People, Parties and Purim: A Glance Into Oregon State’s Hillel

Ashley Peterson


A group of students gather together on a Wednesday night in a small living room, creating cookies, gift baskets and memories.

This group of students are known as Oregon State University’s Hillel. Hillel, under the Oregon Hillel Foundation, is a Jewish student organization on campus that provides a place for Jewish students to connect with other Jewish students, allies and supporters.

The previous President of three years and current Vice President of Communications Leah Chasin said, “We are a Jewish student organization based around holidays and we host programming for Jewish students.” The most recent holiday to be celebrated in this community includes Purim. 

Current President of Hillel Lou Griffel explains Purim as, “Celebrating escaping getting killed as a religion, race, and community. We dress in costumes and have parties and send out gift baskets called mishloach minot. This is our holiday of giving. In Israel, they give out large baskets in shapes of triangles because of Hamantaschen.”

Hamantaschen are triangular shaped cookies with filling, usually of the jam, chocolate chip or poppyseed variety. They get their name from the story behind Purim. Jackson Anderson-Kovacs, a birthright intern for Oregon Hillel, explains in an email that, “Celebrating Purim consists of dressing up like it’s Halloween, giving to charity, eating lots of food, drinking lots of wine and reading the book of Esther, otherwise known as the story of Purim. It is a celebration of the salvation of Jewish people in ancient Persia from Haman’s plot to annihilate all Jews.” Hamantaschen are named after Haman because of his triangular ears, hence the triangular baskets and triangular cookies.

“A big aspect of hillel is community. The hamantaschen bake was a cool way to introduce people to Purim and create gift baskets for friends and faculty,” Griffel said. The hamantaschen are such a large part of Purim so it is a way to connect through food. Chasin said, “It’s not Purim without Hamantaschen.”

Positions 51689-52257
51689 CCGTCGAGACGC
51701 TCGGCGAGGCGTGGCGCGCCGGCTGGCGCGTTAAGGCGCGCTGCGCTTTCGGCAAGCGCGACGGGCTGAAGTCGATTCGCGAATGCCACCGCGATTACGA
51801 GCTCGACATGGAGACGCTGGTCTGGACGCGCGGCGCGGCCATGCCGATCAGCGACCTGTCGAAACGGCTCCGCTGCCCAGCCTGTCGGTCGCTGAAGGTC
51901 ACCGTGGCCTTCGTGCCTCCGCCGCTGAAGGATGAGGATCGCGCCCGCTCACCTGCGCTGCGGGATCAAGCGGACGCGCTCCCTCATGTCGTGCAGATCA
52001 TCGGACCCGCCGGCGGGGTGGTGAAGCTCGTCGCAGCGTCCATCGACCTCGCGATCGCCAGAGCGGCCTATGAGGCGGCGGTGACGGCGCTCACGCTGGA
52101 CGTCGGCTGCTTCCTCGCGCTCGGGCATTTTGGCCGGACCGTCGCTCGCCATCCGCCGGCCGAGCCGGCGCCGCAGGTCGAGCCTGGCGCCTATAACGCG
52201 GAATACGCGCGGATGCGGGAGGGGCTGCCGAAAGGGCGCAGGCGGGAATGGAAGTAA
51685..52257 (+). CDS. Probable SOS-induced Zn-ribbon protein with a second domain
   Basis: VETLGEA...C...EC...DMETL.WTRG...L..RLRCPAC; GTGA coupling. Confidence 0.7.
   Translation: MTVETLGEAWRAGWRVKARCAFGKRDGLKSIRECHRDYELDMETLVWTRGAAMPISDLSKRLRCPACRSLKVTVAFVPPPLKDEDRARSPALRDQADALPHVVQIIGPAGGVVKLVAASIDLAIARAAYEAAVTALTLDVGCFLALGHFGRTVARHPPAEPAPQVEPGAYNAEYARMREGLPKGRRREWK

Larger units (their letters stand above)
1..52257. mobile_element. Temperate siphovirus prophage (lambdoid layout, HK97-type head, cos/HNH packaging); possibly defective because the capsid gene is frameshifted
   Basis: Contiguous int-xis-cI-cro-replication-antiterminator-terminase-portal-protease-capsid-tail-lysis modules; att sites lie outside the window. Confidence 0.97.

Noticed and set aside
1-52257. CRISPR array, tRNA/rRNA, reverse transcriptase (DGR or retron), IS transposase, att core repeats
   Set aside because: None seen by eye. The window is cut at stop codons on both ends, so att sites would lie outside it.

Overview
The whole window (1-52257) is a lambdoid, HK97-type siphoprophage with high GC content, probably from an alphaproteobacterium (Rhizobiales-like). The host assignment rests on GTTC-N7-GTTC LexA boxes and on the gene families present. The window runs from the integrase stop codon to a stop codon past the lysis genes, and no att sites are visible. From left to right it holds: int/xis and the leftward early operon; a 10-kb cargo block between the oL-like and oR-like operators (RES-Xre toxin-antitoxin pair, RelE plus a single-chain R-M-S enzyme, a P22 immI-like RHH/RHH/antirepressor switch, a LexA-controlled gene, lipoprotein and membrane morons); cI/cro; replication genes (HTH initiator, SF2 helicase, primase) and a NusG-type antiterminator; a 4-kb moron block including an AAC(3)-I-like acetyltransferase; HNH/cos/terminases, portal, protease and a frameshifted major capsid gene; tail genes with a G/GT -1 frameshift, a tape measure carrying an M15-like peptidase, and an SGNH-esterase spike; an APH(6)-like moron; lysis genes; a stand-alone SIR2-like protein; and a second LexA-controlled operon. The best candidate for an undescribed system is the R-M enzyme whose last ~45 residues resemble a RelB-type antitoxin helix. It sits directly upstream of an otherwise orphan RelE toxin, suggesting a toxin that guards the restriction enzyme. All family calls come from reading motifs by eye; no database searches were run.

Oregon State University’s Hillel also holds other events such as Shabbat dinners and caffeine kickoffs every Monday from 9 a.m. to 11 a.m. at Java II. These events are a way in which Hillel reaches out to people around campus and spreads the word to people throughout the OSU community.

“The community and connections are great. Oregon State has a really strong community value base,” Griffel said. OSU’s hillel group has vastly grown since it began a few years ago. “When Hillel first began at OSU, there were about five to ten regular members and now there is a core group of about 50 or 60 of us,” Chasin said. The community is continuously increasing and is inclusive to anyone who is interested in learning more. 

Griffel’s goal is to “engage with the community and make sure Hillel is recognized on campus.” Hillel offers students the opportunity to learn more about Judaism and to attend events around campus. Anderson said in an email that, “After getting involved with Hillel, I am now a part of a very strong and supportive cultural community in Corvallis; I now have a Jewish home away from home.”


Photography by OSU’s Hillel 

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